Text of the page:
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For a more extensive list of error pages, see: List of error pages
Errorpages.gif

With the error pages tool you can create custom error pages to display when a user enters a wrong URL, an outdated URL or when the user is not authorized to access a specific directory of your web space.

Editable error screens

These are the error screens you can edit through cPanel:

  • 400 - Bad request
  • 401 - Authorization required
  • 403 - Forbidden
  • 404 - Wrong page
  • 500 - Internal server error

Editing options

When editing these pages, you can choose from these custom fields to show to the user:

  • Referring URL: <!--#echo var="HTTP_REFERER" -->
  • Visitor's IP Address: <!--#echo var="REMOTE_ADDR" -->
  • Requested URL: <!--#echo var="REQUEST_URI" -->
  • Server name: <!--#echo var="HTTP_HOST" -->
  • Visitor's Browser: <!--#echo var="HTTP_USER_AGENT" -->
  • Redirect Status Code: <!--#echo var="REDIRECT_STATUS" -->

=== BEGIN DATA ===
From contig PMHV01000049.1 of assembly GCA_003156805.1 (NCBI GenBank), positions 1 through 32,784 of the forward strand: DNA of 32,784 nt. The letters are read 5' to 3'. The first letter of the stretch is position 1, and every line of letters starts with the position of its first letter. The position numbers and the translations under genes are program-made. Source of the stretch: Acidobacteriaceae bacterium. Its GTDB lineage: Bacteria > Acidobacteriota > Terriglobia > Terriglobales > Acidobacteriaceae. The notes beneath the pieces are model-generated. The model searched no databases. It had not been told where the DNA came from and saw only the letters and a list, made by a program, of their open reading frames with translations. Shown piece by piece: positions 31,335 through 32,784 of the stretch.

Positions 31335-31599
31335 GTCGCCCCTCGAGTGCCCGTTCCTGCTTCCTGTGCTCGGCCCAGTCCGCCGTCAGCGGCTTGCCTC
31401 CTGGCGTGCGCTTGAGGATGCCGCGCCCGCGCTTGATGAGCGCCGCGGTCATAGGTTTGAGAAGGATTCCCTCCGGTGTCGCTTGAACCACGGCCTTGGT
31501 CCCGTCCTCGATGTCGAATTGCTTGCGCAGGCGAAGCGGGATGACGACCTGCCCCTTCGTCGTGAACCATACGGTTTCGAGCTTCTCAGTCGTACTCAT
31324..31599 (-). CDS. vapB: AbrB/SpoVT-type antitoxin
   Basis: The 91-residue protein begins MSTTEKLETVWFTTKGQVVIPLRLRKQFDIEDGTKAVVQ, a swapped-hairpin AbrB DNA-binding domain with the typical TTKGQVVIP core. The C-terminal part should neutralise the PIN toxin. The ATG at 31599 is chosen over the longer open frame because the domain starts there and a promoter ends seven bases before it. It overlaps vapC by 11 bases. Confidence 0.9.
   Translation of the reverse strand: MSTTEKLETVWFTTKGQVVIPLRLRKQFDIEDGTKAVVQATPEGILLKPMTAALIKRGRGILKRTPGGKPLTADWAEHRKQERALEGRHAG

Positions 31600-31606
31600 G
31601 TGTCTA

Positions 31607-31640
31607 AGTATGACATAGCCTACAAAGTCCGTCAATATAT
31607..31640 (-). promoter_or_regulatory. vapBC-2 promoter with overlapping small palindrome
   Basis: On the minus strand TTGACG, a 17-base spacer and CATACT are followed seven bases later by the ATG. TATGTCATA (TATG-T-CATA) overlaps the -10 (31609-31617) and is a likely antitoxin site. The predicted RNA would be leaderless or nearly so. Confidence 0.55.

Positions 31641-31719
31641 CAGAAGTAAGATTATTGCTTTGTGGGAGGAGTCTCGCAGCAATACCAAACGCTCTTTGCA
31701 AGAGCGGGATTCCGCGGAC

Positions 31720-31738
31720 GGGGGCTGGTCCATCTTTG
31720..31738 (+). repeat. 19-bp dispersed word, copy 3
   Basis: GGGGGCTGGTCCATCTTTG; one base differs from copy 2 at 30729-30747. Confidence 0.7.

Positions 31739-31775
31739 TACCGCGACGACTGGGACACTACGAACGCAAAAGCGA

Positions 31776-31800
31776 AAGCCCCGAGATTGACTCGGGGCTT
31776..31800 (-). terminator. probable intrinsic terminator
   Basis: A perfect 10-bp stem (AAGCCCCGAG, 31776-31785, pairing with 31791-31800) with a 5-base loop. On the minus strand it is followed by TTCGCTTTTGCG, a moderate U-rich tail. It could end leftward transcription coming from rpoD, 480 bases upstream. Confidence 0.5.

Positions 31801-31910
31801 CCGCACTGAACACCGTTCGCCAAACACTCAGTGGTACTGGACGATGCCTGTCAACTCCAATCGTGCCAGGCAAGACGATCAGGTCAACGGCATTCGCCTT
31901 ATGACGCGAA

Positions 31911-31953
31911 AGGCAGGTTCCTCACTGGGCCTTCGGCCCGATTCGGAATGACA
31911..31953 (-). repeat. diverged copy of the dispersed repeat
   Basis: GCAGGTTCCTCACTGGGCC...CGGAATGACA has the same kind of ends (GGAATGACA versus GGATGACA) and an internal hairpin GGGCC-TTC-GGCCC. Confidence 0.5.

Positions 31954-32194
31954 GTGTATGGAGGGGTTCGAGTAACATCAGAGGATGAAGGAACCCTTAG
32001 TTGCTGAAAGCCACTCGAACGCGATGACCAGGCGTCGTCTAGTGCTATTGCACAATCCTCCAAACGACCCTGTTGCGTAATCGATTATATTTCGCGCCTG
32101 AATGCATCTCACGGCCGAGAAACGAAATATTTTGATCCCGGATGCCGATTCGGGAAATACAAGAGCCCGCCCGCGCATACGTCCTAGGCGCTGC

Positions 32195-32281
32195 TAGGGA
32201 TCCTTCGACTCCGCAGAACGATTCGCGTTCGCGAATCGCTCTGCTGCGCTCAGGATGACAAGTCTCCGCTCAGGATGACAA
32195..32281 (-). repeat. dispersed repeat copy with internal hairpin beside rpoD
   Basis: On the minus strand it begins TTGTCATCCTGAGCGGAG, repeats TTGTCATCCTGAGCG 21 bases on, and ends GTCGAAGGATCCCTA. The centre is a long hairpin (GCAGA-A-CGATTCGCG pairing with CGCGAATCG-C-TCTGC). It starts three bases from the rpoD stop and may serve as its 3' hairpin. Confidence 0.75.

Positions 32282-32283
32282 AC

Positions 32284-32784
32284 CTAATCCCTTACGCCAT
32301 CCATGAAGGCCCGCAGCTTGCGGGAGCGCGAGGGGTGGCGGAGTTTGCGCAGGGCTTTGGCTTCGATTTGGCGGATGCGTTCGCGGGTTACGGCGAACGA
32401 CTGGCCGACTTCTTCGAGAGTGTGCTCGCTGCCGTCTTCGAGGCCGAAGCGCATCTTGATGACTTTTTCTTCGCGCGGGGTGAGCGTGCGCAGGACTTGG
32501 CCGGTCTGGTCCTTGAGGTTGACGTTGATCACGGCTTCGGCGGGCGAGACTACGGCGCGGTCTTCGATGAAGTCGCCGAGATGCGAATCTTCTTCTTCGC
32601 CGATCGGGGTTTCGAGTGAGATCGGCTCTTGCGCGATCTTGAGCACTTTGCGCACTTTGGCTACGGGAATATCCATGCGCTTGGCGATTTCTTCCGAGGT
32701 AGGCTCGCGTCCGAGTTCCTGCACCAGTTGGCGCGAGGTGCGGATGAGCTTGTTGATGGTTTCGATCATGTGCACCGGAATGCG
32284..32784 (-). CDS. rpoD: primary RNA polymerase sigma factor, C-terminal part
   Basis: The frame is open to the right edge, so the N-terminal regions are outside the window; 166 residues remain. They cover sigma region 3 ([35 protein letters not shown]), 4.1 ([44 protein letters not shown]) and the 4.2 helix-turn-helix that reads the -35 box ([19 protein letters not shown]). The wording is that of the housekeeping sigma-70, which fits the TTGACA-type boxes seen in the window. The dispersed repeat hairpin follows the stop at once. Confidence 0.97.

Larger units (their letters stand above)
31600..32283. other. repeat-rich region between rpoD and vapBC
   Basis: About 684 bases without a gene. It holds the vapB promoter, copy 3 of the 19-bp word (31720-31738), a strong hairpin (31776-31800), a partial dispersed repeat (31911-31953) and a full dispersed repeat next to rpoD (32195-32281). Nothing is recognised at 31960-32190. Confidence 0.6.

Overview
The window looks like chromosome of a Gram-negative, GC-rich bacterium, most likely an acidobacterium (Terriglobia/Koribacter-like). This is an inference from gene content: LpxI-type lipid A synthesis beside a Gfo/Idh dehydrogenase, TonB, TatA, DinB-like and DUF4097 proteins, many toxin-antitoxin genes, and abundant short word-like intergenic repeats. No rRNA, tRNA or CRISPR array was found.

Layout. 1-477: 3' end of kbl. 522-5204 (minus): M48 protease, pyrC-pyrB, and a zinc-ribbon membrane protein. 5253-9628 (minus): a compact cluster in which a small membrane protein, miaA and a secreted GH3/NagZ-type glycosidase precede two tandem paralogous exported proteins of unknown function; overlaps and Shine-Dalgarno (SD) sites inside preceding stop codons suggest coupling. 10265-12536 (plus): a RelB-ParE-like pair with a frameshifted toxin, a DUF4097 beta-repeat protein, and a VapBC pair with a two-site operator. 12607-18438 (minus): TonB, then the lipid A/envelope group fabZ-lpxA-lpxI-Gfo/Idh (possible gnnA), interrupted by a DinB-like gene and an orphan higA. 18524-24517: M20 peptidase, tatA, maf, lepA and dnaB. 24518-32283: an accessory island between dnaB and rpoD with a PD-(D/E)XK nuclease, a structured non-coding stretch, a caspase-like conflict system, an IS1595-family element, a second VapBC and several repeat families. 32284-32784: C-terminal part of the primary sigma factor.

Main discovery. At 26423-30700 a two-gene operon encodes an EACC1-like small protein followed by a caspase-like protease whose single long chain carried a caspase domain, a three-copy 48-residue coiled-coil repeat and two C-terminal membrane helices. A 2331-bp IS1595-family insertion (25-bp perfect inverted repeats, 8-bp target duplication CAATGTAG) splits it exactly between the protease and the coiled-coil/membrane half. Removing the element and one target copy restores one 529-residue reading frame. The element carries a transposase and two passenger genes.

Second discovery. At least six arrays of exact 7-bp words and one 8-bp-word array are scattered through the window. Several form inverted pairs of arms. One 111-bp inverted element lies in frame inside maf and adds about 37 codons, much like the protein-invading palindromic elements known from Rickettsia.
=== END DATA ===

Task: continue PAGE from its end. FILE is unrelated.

Error page templates

Here are some templates created by others that you can use when creating your custom error pages:

Customised Error Pages for Multiple Domains

If you set a custom error doc in Cpanel, but you have multiple domains, your custom error pages don't work quite as expected. They work fine for your main page, but they give an error on your secondary domains.

This can be fixed by using htaccess files. Htaccess files allow you to override MediaCloud's webserver settings with your own. Your public_html folder might be set up as follows:

/home/kdook/public_html/
/home/kdook/public_html/website2/

To override the Error document settings for website2, create a file called ".htaccess" in your website2 folder.

Place the following lines in this file:

ErrorDocument 400 /400error.html
ErrorDocument 403 /403error.html
ErrorDocument 404 /404error.html
ErrorDocument 500 /500error.html 

Now if website2 requires an error document, it will use one of the ones listed above. Note that you must also create the error html pages in your website2 folder:

/home/kdook/public_html/website2/400error.html
/home/kdook/public_html/website2/403error.html
/home/kdook/public_html/website2/404error.html
/home/kdook/public_html/website2/500error.html

When using the ErrorDocument directive, the paths may be relative or absolute, so the following is also valid

ErrorDocument 400 http://www.mydomain.com/400error.html

See also